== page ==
Our China policy: separating movies from reality

my Trade Tripper column in the 11-12 June 2016 issue of BusinessWorld:

An interesting phenomena common enough in politics is the difficulty people have with differentiating reality from wishful thinking. True and without fault, everyone would like the world to be something better. But it is one thing to work towards an objective, and another mistaking a hoped for ideal as the present state and then proceeding as if the illusion were true.

The same goes for foreign policy.

Because no matter how developed our talent for imagination may be, we simply do not have the capability and resources, including military strength necessary, to back up our declared policy objectives.

Our aerial territory is open to any foreign plane whizzing by (detected or not), the waters we claim are plugged with enough holes that to declare archipelagic sea-lanes is almost comical, and our official borders are so dysfunctional that drugs, other contraband, and even illegal aliens can go in and out at will.

These are some of the parameters hedging the Philippines in when dealing with China, which the US military recently described (US Department of Defense, Military and Security Developments Involving the People’s Republic of China 2016) as having improved: “its ability to fight short-duration, high-intensity regional conflicts at greater distances from the Chinese mainland.”

Furthermore, “China demonstrated a willingness to tolerate higher levels of tension in the pursuit of its interests, especially in pursuit of its territorial claims in the East and South China Sea.”

Unfortunately, the excessively belligerent attitude (frankly, by all sides) raised the possibility of armed conflict all too sadly real.

The US Council for Foreign Relations (Contingency Planning Memorandum No. 14, April 2015) thus warns of a possible “conflict between China and the Philippines over natural gas deposits, especially in the disputed area of Reed Bank, located eighty nautical miles from Palawan. Oil survey ships operating in Reed Bank under contract have increasingly been harassed by Chinese vessels. Reportedly, the United Kingdom-based Forum Energy plans to start drilling for gas in Reed Bank this year, which could provoke an aggressive Chinese response. Forum Energy is only one of fifteen exploration contracts that Manila intends to offer over the next few years for offshore exploration near Palawan Island. Reed Bank is a red line for the Philippines, so this contingency could quickly escalate to violence if China intervened to halt the drilling.”

Simply put, “the United States could be drawn into a China-Philippines conflict because of its 1951 Mutual Defense Treaty with the Philippines.”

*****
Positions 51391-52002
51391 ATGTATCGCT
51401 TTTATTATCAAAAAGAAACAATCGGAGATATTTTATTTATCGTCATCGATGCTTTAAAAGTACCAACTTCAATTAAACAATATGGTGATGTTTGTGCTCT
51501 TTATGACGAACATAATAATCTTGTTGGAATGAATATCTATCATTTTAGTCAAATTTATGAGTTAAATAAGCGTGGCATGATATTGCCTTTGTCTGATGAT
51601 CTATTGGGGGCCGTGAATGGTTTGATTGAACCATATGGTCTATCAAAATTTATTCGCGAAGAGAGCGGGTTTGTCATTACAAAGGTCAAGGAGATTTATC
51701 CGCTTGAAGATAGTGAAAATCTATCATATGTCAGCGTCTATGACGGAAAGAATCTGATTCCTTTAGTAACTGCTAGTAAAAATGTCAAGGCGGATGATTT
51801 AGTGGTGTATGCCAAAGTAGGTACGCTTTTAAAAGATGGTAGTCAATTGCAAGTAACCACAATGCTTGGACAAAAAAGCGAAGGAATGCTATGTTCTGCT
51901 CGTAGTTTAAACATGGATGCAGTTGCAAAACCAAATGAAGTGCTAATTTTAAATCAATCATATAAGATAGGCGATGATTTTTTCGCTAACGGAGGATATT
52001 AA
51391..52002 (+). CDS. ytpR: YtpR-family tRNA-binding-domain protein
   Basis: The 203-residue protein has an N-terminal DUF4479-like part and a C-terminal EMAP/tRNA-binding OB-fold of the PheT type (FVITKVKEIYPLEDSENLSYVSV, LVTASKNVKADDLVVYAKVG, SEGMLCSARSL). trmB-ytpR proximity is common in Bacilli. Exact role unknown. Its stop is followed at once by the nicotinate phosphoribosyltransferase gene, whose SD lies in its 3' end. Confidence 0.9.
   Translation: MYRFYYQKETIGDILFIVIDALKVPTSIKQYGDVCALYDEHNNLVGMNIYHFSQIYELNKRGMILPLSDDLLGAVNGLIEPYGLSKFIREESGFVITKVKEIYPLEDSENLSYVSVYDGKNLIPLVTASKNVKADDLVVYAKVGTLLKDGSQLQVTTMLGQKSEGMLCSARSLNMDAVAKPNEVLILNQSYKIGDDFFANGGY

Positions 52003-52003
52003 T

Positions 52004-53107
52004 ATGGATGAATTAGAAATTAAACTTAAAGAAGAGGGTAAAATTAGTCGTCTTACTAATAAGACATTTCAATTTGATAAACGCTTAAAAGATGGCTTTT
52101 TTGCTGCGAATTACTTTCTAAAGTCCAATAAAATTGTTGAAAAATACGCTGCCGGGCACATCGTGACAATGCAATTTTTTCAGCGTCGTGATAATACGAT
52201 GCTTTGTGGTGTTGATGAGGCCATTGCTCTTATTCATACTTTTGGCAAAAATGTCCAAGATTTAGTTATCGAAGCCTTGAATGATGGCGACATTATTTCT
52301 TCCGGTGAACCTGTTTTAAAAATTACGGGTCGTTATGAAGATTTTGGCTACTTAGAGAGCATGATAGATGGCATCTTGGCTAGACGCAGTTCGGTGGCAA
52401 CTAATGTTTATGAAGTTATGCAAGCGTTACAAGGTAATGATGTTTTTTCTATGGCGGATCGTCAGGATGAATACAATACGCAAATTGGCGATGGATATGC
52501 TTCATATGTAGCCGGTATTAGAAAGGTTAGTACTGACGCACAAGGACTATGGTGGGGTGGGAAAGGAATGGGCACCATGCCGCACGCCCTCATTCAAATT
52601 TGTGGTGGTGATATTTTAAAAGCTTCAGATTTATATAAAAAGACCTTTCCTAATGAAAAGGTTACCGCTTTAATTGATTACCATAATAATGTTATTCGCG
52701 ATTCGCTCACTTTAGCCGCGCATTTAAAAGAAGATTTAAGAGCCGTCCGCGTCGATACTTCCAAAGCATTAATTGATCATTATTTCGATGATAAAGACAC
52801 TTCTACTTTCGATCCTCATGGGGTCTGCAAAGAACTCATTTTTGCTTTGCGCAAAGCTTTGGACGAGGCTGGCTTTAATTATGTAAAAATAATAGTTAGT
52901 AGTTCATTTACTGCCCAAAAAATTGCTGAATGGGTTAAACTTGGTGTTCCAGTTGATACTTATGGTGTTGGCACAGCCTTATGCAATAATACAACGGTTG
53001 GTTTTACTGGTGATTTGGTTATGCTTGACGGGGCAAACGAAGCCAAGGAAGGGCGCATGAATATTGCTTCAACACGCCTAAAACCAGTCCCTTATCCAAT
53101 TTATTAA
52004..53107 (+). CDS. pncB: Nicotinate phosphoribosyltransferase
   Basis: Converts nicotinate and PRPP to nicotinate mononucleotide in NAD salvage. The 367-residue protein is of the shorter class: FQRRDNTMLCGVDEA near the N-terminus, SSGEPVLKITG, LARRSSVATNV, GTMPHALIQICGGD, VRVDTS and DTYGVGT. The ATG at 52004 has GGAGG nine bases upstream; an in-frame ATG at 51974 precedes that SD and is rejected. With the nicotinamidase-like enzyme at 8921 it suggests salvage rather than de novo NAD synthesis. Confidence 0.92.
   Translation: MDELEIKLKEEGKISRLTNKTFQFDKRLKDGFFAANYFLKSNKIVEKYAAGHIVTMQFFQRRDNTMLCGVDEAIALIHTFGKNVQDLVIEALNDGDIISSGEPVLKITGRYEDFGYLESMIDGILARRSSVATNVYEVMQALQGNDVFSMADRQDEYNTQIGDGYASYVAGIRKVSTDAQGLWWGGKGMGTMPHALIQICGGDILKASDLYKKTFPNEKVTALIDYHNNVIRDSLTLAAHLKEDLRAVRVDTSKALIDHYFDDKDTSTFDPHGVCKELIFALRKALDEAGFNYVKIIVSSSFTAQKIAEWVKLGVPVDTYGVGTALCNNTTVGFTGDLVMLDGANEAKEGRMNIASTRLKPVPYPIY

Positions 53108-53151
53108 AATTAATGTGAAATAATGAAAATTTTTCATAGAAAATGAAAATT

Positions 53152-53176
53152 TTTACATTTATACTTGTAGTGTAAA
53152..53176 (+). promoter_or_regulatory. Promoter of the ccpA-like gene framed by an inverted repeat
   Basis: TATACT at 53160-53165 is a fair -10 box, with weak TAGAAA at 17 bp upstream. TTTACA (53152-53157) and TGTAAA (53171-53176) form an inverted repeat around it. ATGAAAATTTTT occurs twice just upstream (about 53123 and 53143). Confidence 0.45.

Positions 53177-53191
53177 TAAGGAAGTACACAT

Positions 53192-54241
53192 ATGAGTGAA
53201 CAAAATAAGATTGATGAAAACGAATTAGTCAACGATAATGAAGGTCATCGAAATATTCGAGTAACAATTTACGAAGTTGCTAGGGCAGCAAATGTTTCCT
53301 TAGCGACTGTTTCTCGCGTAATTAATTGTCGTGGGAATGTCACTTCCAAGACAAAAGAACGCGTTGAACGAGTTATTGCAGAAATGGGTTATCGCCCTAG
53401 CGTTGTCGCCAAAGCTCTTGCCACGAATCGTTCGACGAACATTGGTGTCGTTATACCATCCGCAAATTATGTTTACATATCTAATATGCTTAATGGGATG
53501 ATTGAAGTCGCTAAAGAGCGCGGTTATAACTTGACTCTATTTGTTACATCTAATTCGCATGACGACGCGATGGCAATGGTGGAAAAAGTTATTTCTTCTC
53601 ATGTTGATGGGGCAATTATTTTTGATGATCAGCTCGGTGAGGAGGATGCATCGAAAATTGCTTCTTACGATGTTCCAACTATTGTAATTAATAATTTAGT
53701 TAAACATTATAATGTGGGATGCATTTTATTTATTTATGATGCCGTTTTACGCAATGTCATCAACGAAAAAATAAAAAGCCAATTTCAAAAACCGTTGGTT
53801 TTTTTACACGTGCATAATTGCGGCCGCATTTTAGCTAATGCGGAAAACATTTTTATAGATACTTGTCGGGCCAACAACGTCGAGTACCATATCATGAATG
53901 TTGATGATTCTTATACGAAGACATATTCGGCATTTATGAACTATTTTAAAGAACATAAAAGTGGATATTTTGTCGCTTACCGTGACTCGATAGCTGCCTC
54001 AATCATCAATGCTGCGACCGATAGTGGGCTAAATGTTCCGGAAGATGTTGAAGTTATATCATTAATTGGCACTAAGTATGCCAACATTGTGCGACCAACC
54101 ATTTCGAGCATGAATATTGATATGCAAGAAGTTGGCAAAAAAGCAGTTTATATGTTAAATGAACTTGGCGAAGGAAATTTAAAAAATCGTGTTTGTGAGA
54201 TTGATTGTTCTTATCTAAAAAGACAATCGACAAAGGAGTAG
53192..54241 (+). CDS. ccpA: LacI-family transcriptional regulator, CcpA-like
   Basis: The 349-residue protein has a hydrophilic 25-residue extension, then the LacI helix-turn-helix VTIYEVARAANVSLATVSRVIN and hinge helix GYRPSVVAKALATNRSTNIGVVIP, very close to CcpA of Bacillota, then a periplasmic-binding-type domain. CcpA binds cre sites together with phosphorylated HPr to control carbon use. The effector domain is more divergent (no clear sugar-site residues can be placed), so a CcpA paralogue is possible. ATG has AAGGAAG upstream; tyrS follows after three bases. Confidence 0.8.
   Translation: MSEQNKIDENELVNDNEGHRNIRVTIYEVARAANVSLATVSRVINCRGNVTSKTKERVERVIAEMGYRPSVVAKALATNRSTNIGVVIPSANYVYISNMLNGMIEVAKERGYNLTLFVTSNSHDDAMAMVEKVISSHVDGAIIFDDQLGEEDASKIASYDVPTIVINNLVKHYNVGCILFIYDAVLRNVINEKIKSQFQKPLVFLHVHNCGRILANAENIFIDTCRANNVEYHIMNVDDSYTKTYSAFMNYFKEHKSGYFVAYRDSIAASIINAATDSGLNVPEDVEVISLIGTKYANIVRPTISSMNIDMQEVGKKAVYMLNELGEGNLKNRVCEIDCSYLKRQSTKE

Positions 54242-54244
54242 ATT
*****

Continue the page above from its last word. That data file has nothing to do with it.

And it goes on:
Publicly, the US has been declaring repeatedly its refusal to take any side in the ongoing territorial dispute in the region.

Couple that with the US Defense Department’s recognition that “China still seeks to avoid direct and explicit conflict with the United States.”

Unfortunately, not many in the Philippines are taking the hint regarding this, a foolishness ironically forcing everybody’s hand in the matter.

So, despite the US’ utter good sense, perception-wise its “failure to respond would not only set back US relations with the Philippines but would also potentially undermine US credibility in the region with its allies and partners more broadly. A US decision to dispatch naval ships to the area, however, would risk a US-China naval confrontation.”

A quite key consideration is that China’s ambition to be the respected primary world leader hinges on possessing secure economic dominance. Which, had there been no problems, needed a half century more of peaceful co-existence with other countries.

Note that trade in the West Philippine Sea/South China Sea region is almost $6 trillion, nearly a fifth of that generated by the US.

Certainly, the Philippines may have its allies, particularly in trumpeting the virtues of the “rule of law.” But also do remember that our ASEAN partners, as well as Japan and South Korea, are getting closer to economic dependence on China than they have ever been before.

Unfortunately, China’s economy is suspected of being on the back heel.

The Economist (The Coming Debt Bust, 7 May 2016) pointing out that “the country’s debt has increased just as quickly over the past two years as in the two years after the 2008 crunch. Its debt-to-GDP ratio has soared from 150% to nearly 260% over a decade, the kind of surge that is usually followed by a financial bust or an abrupt slowdown. China will not be an exception to that rule.”

So to put it mildly: the possibility of China’s dreams being dashed because of an economic cock-up could motivate the latter to induce everybody into a scenario that no sane country could want.

All the more if a country (i.e., the Philippines) is nowhere near physical and mental readiness for it.

What’s interesting about the foregoing is that you can be sure both China and the US know this. And you can also be sure that both countries know there is a one in four chance things could go deadly wrong.

Gratifyingly, the incoming administration seems to know it as well.